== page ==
Major retailers are stepping up efforts to compete with leading beer manufacturers by developing and marketing low-priced house-brand beer.
In recent years, these retailers have been increasing their sales of low-priced beer and beerlike beverages as the domestic beer market shrinks.
The market includes conventional beer, low-malt happoshu and no-malt “third-category” beerlike products often made with soybeans, corn or peas.
The private brand beer items marketed to date are mainly third-category items.
Supermarket chain operator Aeon Co. started marketing its own beer product, Topvalu Barreal Lager Beer, on Tuesday. Aeon’s new product is the nation’s first private- brand regular beer. The 350-milliliter can of Barreal beer is priced at 158 yen, about 20 percent to 30 percent cheaper than rival products marketed by major beer companies. Aeon has said it aims to sell 100 million cans a year.
According to Aeon, the low pricing is made possible by measures such as outsourcing the beer’s production to a South Korean brewer and cutting shipping costs with the use of its distribution networks.
Kenji Horii, general manager of Aeon’s Topvalu merchandise division, said Monday at a press conference, “We’ve now reached the point that we need to reconsider the conventional wisdom in the beer industry.”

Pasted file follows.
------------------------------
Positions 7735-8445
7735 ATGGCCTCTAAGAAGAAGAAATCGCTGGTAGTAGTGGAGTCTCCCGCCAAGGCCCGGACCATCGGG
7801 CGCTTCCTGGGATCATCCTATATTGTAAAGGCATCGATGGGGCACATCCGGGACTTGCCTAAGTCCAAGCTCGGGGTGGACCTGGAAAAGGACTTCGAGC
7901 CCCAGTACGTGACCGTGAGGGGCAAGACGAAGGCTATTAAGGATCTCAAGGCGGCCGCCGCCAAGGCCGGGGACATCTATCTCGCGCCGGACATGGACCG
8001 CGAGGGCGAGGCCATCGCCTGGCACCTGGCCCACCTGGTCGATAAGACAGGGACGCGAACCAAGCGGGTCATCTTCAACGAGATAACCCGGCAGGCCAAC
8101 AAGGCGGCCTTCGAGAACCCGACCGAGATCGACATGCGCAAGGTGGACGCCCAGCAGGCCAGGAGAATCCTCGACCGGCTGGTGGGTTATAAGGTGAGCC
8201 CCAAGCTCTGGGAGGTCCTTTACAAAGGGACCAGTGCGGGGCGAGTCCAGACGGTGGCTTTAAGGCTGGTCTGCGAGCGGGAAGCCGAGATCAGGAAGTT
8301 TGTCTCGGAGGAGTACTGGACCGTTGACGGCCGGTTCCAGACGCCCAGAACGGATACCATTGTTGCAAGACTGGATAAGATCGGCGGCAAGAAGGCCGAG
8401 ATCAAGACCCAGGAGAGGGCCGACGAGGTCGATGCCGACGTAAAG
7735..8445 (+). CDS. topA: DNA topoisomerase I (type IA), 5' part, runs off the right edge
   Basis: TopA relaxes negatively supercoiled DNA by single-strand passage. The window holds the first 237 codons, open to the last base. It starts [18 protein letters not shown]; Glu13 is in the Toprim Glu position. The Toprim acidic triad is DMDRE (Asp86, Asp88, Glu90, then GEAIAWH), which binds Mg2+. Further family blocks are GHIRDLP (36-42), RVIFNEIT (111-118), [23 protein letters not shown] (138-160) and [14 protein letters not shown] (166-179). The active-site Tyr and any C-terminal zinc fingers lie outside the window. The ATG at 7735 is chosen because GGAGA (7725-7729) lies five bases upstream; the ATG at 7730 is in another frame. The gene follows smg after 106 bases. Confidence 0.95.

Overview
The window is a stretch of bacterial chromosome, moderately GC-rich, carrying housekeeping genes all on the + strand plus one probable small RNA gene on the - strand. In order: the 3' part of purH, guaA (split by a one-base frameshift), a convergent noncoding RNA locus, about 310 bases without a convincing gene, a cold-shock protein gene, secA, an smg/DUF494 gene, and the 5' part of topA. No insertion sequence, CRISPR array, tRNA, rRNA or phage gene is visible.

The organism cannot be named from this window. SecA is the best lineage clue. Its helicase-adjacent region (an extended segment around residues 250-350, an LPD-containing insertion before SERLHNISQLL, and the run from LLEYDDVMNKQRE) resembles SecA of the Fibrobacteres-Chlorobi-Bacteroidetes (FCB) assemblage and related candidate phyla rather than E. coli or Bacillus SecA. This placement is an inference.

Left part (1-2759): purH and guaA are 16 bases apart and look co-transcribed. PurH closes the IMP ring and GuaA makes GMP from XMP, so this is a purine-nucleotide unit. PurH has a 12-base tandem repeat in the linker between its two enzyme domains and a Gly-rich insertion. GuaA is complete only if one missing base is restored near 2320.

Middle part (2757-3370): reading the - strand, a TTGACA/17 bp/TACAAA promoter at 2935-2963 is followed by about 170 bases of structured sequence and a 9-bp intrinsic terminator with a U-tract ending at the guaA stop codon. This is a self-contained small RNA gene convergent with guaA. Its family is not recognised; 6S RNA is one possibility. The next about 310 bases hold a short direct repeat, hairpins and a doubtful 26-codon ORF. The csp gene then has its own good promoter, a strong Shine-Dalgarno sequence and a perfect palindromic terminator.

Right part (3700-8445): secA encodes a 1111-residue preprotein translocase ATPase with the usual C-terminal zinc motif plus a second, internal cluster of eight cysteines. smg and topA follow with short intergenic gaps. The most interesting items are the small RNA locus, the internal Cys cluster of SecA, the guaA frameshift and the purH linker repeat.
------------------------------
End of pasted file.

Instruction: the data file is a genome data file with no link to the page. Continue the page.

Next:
Another leading supermarket chain operator, Daiei Inc., released the third-category beerlike product “Neu Welt” in 2007, while Seven & i Holdings Co. introduced a similar product called “The Brew” in 2009. Other retailers also have focused on third-category beerlike products for their house-brand products.
Home center chain operator Cainz Home has also made inroads into this field by launching its “Kogane” beverage in August last year. Such beerlike products are priced 10 percent to 40 percent lower than beer products from major brewers.
In the first half of this year, shipments of third-category beers developed by retailers are estimated to rise to 7 million cases, a 70 percent increase from the previous year, accounting for more than 3 percent of the nation’s beer market.
Major brewers have begun to view such private-brand products with trepidation.
“As the economy has stagnated, low-priced private-brand items are likely to establish their position. We have to fend them off by improving our brands,” an official of one brewer said.